Regulatory Hacking Helps Entrepreneurs Make the World a Better Place

August 07, 2015

Entrepreneurs today are driving innovation for many basic services that we deserve as citizens: education, energy, health and more. These industries operate in much of the same way that they have for decades because of the governmental or institutional barriers to entry. We work every day to remove these barriers to entry and provide entrepreneurs bold enough to start their businesses in these industries with access to the best investors, channel partners, and customers. We also work to make sure that they not only understand the regulations in their industry, but either take advantage of or change them.

We call this approach Regulatory Hacking, premised on the idea that companies innovating in areas intertwined with government need a different set of tools to scale. Those tactics include creative sales channels, public affairs campaigns, leveraging community influencers, relationship building with public and private sector leaders, and more.

Let me give some examples of what we mean by regulatory hacking in the healthcare space:

First, let’s explore Babyscripts, a company that has created a self-titled app for pregnant women. The app tracks a pregnant woman’s weight and blood pressure throughout their pregnancy and alerts them to when they may be at risk. The app also provides useful information to users throughout their pregnancy so that they know what to expect at each doctor appointment and at various milestones. To validate the product and its usefulness to pregnant women and their doctors, Babyscripts built a relationship with MedStar Health, a major Washington, DC-area hospital network, which agreed to become a channel for a pilot program and ultimately a sales channel. Babyscripts now has the ability to test its app at 10 hospitals in the Washington region. Through this pilot and others, Babyscripts will be able to gather proof-of-concept data that will allow it to roll out the product nationally.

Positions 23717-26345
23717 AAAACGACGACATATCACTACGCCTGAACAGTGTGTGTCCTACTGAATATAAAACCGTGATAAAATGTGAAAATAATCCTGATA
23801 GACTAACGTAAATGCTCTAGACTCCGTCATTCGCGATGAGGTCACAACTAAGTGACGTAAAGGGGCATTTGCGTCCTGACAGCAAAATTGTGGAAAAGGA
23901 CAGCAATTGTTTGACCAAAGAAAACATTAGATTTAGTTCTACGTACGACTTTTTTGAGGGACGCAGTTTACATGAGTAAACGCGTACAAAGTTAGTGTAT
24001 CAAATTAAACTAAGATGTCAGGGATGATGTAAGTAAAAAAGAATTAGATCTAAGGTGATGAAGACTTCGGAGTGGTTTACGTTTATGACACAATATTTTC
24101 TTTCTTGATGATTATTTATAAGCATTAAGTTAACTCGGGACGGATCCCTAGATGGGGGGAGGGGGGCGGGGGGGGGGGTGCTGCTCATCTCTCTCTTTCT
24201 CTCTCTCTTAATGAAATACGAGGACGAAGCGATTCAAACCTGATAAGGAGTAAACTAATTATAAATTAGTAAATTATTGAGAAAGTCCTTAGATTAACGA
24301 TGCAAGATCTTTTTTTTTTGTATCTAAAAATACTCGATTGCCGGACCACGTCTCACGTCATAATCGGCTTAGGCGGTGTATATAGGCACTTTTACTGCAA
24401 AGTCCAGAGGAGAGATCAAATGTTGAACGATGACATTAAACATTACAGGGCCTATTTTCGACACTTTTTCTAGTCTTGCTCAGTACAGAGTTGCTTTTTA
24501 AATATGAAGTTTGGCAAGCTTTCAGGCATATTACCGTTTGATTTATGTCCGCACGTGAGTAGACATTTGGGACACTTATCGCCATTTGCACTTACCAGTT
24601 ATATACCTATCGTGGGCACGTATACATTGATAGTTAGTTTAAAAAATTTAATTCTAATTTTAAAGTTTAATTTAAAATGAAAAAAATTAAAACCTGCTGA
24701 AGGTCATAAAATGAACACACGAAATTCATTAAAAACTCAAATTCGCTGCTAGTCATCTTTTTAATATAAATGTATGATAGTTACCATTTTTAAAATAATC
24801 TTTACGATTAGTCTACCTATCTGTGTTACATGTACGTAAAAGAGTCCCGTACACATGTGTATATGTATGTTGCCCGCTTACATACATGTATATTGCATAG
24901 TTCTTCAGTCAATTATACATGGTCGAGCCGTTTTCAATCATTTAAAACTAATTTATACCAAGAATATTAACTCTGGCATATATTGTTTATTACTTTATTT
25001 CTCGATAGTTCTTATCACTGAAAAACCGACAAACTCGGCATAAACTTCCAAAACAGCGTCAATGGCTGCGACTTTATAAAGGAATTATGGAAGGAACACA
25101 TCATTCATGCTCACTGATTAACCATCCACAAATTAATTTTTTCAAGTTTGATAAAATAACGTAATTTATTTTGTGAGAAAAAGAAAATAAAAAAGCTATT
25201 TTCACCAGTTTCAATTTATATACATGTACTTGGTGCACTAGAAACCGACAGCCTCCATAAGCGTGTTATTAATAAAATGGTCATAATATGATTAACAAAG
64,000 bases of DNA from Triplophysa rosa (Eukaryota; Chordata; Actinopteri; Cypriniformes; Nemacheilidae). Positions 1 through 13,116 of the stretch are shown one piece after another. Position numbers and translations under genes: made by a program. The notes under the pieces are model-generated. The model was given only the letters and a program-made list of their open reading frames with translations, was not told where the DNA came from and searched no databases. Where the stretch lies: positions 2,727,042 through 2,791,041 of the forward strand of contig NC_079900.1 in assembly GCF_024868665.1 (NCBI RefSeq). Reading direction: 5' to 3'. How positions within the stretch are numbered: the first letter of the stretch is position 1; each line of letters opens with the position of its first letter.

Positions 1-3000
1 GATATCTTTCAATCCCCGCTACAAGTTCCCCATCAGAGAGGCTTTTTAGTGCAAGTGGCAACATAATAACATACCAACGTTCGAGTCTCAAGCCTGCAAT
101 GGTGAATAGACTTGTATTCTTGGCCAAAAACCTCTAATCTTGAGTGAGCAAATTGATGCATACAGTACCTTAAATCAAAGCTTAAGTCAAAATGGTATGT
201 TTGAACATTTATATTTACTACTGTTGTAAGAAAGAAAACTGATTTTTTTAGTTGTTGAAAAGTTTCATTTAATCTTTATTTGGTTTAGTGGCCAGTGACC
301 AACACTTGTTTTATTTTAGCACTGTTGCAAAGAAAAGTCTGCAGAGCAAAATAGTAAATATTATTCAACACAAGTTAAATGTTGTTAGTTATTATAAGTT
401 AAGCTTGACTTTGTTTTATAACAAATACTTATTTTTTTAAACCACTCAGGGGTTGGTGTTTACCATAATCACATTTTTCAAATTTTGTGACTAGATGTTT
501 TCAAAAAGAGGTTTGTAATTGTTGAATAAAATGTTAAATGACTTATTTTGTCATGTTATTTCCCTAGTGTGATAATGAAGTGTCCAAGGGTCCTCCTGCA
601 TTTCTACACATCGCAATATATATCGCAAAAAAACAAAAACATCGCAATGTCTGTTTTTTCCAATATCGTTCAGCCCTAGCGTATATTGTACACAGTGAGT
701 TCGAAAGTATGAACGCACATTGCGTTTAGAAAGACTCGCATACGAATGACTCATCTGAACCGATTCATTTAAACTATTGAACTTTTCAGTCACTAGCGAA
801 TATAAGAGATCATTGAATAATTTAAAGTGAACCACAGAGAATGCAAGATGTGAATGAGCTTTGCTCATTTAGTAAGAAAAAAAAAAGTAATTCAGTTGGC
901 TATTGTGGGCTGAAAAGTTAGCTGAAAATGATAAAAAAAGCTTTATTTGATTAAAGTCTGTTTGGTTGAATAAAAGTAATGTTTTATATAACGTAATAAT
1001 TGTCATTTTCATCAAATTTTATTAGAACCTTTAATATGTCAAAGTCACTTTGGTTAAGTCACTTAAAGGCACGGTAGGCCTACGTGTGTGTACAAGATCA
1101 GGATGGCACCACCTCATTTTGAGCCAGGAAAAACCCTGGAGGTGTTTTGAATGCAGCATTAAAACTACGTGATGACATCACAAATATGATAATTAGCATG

Another example of a company that is leveraging regulatory hacking in the healthcare space is Luminate Health. Luminate’s HIPAA-compliant web-based solution provides patients with digital access to their lab reports. In addition to taking advantage of the trend that patients want more and more access to their data, Luminate is also taking advantage of a recent regulation that requires labs to provide patients with digital access to lab reports. They are providing a solution to labs all over the country that now need to comply with this regulation.

These products seem like no-brainers for patients and doctors alike, but it has taken creativity, boldness, and persistence for these startups to gain mindshare with their target audiences. These same approaches apply to other industries like education, energy, transportation, and more, that provide essential products and services for our citizens. At 1776, we are working to elevate these entrepreneurs, aggregate the learnings of these types of companies, and curate relationships with major institutions to move the best entrepreneurs to the front of the line. By doing this, we help ensure they have the best possible chance of success to advance and improve society.

Brittany Heyd is the Managing Director of 1776. 1776 is a Washington, D.C.-based global incubator and seed fund that helps startups that are tackling important challenges in areas like education, health, energy & sustainability, and transportation & smart cities.

Entrepreneurs today are driving innovation for many basic services that we deserve as citizens.

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